• Not noticing when someone invades your boundaries
  • Not noticing when someone else displays inappropriate boundaries
  • Accepting food, gifts, touch, sex that you don't want
  • Touching a person without asking
  • Allowing someone to take as much as they can from you
  • Letting others describe your reality
  • Letting others define you
  • Believing others can anticipate your needs
  • Expecting others to fulfill your needs automatically
  • Falling apart so someone will take care of you

Characteristics of a Healthy Relationship

  • Both partners give and take, each getting their way some of the time and compromising some of the time.
  • They respect each other, and value one another's opinions.
  • They trust one another, and learn not to inflict jealous and restrictive feelings on the other if they should arise.
  • Neither is afraid of the other.
  • They communicate openly and honestly, and make their partners feel safe in expressing themselves.
  • They share responsibility in decision-making.
  • They accept the differences between them.
  • They encourage each other to have friends and activities outside the relationship.
Adapted from What Parents Need to Know About Dating Violence

Tips for Parents

Point out features of healthy relationships from books, movies or real life. In addition to feelings of love, emphasize the characteristics of a healthy relationship.

Children learn about relationships and appropriate behavior and boundaries from their parents or their parent and their partner(s). Teaching directly or indirectly by example is called modeling. Children pick up clues and cues through modeled behavior whether you want them to or not. This makes it especially important that you are aware of what you say and do especially as it concerns relationships.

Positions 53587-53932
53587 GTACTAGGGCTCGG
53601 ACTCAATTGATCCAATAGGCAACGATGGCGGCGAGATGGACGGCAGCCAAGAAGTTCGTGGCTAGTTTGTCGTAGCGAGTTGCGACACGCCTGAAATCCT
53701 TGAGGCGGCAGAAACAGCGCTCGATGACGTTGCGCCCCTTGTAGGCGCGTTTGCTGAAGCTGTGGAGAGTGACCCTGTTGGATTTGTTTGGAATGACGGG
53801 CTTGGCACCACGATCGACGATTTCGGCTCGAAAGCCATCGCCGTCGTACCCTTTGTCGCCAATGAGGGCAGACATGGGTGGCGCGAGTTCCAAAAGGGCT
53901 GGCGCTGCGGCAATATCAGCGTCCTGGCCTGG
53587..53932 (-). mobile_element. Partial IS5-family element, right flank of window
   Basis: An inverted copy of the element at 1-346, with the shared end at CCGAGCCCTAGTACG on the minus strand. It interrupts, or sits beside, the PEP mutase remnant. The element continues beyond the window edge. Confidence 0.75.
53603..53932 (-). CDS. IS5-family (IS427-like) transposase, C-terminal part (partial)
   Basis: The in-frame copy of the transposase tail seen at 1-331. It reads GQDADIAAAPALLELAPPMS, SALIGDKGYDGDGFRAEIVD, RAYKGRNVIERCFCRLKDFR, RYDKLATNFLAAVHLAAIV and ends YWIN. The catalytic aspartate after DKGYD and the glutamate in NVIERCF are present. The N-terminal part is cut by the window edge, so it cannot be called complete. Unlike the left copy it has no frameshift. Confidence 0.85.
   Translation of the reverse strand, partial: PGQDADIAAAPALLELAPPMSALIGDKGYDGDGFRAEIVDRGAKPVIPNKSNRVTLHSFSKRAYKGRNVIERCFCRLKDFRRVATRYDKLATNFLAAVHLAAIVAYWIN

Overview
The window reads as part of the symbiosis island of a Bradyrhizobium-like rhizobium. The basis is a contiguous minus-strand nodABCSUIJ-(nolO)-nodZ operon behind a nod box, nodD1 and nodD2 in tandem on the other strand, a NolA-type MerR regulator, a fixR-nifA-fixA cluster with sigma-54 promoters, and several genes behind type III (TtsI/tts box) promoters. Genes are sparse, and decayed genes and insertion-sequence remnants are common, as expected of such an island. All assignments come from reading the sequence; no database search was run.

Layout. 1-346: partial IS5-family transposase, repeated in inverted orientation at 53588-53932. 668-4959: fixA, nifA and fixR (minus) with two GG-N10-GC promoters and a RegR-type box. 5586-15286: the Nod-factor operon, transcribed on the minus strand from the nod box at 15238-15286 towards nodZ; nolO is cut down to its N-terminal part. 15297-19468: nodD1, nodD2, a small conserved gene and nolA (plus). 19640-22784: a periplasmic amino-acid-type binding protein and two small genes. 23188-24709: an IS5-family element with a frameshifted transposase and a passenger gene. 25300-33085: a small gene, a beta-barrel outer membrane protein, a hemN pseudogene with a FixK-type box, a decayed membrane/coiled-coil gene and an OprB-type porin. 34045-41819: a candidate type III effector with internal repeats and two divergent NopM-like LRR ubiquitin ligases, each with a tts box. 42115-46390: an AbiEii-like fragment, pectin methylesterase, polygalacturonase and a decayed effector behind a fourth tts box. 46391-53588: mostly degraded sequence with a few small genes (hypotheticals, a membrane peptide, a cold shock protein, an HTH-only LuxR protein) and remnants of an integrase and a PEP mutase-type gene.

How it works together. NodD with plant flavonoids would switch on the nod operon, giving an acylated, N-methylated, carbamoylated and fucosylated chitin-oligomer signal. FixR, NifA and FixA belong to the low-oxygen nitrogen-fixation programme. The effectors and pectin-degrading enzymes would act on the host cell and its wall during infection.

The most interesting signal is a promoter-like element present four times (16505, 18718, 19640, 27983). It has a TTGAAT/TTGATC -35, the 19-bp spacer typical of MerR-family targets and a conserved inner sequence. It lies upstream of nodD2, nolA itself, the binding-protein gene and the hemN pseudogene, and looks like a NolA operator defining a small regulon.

Fighting fair is a learned skill that takes time, practice, and good example. Ideally, it's good for kids to see how parents can have arguments because they will also learn how to effectively problem solve with a partner. Working through differences is a valid and vital part of a healthy relationship. A child's best teacher is her parent.

Some day my prince(ss) will come...

Distinguishing the difference between fantasy partners and relationships and reality seems to be becoming increasingly difficult. Soap operas and reality television tell us that the 'perfect' partner is just around the corner waiting with lots of money, good looks, and romance day in and day out- flowers, jewels, breakfast in bed -- it's all waiting for you! Celebrity million dollar weddings that only last for a year have become so common place it seems to now be the norm- the standard for us all.

In real life relationships are a fine balance between lots of fun and lots of work. Learning to communicate with another unique individual takes some effort. Romance is great, but it usually comes in small measured doses and it can't be expected in a lavish way every day.

Everyone has faults; minor and major. And it's up to you to learn what you can and can not live with in a partner. Dating allows us to experiment with a variety of different people and helps us learn what we like in someone and what we're willing to let be. There is no 'perfect' person. There is someone who is right for each of us, but not in a fairy tale sort of way.

This section on healthy relationships was reprinted with the permission of the University of Northern Colorado Assault Survivor and Advocacy Program

Home > For Parents > Relationships >